agencies, teaching staff and senior management) are well informed and understand the requirements and resources required to provide a high quality biological component as part of the primary science curriculum. Develop a clear link between current and future schemes that support and recognise

individual development and ensure a sense of ownership within the teaching workforce to undertake a personalised programme of CPD. Develop a coherent position on how leadership in primary schools can foster engaging

biology teaching and learning. Ensure both biology specialists and non-specialists have reliable and adequate access

to biology-specific CPD through developing links with providers such as the National Science Learning Centre and the Science Learning Centre Teaching Consortia. Develop the Society of Biology into a leading source of information and support for biology at the primary level, through collaboration with our Member Organisations and encourage wider support from other bodies.

Primary resources for biology

Further information and support for primary science can be found on the Society of Biology website at: www.societyofbiology.org/education/teaching-resources/schools/other-resources.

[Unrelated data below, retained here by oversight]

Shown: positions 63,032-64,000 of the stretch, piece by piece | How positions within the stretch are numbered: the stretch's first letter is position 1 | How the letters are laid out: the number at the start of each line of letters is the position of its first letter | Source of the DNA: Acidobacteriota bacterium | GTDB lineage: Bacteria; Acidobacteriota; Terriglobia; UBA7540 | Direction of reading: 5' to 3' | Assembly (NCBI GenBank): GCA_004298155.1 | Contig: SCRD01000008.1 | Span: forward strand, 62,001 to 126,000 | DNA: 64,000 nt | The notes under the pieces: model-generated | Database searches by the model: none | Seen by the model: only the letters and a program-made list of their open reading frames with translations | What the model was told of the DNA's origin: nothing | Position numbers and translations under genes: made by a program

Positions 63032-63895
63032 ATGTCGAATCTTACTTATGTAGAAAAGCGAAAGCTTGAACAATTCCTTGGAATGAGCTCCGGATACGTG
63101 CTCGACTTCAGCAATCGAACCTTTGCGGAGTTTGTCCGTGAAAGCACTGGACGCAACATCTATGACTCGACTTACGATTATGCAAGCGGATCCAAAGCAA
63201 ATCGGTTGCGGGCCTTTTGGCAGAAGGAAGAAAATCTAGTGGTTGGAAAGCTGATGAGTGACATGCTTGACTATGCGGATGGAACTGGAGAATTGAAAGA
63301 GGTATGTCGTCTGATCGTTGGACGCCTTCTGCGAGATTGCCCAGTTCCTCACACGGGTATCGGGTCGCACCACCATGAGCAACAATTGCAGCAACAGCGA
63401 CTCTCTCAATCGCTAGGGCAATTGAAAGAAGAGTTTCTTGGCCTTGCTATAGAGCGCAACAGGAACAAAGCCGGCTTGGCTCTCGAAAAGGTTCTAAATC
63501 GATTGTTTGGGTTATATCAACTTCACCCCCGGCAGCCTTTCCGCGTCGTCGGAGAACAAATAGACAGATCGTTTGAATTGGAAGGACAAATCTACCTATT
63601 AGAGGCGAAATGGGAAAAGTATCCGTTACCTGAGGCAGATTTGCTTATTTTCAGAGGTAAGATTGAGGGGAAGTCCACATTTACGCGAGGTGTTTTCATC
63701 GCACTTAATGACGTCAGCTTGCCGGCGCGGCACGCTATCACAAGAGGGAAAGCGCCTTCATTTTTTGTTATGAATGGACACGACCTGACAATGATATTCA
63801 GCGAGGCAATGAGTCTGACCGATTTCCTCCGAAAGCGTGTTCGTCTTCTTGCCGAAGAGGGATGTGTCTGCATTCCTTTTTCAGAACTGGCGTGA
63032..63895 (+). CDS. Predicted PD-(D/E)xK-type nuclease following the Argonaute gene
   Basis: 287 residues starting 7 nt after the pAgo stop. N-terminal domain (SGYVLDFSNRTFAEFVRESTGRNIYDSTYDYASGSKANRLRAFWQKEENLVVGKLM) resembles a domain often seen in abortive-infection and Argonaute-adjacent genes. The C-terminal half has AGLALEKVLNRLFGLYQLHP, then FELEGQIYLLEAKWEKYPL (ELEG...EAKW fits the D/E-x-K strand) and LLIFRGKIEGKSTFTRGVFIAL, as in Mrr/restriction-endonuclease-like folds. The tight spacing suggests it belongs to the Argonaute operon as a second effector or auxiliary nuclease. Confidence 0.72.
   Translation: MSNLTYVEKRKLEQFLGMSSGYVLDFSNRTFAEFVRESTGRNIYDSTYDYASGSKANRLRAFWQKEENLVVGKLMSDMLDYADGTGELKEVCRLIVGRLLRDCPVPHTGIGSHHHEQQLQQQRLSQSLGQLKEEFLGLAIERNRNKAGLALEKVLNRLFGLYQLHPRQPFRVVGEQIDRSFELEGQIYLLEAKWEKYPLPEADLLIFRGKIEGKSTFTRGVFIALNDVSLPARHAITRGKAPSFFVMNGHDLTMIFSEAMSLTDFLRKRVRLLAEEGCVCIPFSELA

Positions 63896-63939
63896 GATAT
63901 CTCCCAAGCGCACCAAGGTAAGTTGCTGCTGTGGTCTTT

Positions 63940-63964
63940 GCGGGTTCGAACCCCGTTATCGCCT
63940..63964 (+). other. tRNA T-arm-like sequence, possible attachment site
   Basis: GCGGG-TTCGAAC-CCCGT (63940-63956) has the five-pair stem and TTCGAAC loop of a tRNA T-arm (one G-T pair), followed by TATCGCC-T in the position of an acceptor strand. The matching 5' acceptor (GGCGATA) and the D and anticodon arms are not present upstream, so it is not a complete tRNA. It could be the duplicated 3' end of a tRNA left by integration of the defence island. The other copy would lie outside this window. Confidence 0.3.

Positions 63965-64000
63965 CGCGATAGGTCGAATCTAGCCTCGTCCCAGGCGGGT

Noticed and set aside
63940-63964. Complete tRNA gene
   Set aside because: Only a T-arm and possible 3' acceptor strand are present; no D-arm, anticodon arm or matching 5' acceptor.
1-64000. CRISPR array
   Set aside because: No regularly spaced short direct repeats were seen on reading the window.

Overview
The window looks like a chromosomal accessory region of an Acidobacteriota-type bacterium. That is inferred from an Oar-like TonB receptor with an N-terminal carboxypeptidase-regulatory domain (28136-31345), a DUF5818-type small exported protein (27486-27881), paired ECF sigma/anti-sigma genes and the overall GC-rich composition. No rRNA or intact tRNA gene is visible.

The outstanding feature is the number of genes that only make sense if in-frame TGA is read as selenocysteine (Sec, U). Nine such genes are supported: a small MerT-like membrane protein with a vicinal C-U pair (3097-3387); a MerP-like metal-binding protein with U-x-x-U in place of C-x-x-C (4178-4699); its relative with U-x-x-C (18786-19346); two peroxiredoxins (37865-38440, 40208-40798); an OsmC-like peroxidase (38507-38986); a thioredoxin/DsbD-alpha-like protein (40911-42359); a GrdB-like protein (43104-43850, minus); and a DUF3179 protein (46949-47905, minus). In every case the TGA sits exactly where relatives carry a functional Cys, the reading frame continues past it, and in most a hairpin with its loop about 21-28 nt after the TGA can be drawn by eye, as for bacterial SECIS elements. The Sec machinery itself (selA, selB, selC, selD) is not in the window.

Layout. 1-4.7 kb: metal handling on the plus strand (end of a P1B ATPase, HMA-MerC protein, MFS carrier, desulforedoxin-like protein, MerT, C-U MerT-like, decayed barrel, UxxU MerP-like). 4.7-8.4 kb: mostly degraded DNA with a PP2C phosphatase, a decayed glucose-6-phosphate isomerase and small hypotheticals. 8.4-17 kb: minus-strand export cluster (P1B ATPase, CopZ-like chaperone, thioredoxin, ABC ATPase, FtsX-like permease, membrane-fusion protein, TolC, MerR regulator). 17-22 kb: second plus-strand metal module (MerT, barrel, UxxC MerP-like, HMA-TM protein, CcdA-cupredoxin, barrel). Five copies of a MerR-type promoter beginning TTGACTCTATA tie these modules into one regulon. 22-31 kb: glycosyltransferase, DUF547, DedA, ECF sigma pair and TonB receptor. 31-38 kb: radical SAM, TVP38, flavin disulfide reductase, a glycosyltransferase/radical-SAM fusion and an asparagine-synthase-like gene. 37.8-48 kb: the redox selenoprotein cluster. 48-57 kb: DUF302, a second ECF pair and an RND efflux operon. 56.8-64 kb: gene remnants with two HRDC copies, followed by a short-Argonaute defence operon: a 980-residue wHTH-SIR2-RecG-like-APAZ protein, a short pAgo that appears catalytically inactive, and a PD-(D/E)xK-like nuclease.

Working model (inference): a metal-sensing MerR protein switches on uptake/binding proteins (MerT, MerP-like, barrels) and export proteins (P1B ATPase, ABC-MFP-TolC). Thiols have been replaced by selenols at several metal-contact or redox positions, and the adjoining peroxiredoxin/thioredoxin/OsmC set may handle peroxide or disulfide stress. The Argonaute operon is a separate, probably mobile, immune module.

Monitoring and review of impact of the statement and its content This document, and the

Monitoring and review of impact of the statement and its content

This document, and the impact of the recommendations within it, will be reviewed an annual basis and reported to the Council of the Society of Biology.

We gratefully acknowledge the specific contributions of the Primary Biology Expert Group (Chair: Professor Derek Bell, Louise Stubberfield, Wellcome Trust; Kulvinder Johal, Northbury Junior School, Barking and Society of Biology Primary Teacher of the Year 2013; Dr Jane Maloney, Science Learning Centre London; Karen Devine, British Ecological Society; Vicki Symington, Society for General Microbiology; Michael Reiss, Institute of Education; Christopher Belcher, Bath Spa University; Liz Lawrence, London Borough of Barking and Dagenham Council; Jane Turner, University of Hertfordshire).

The Society of Biology is pleased for this statement to be publicly available and will shortly place a version on www.societyofbiology.org. For any queries, please contact Gemma Garrett, Society of Biology, Charles Darwin House, 12 Roger Street, London, WC1N 2JU. Email: education@societyofbiology.org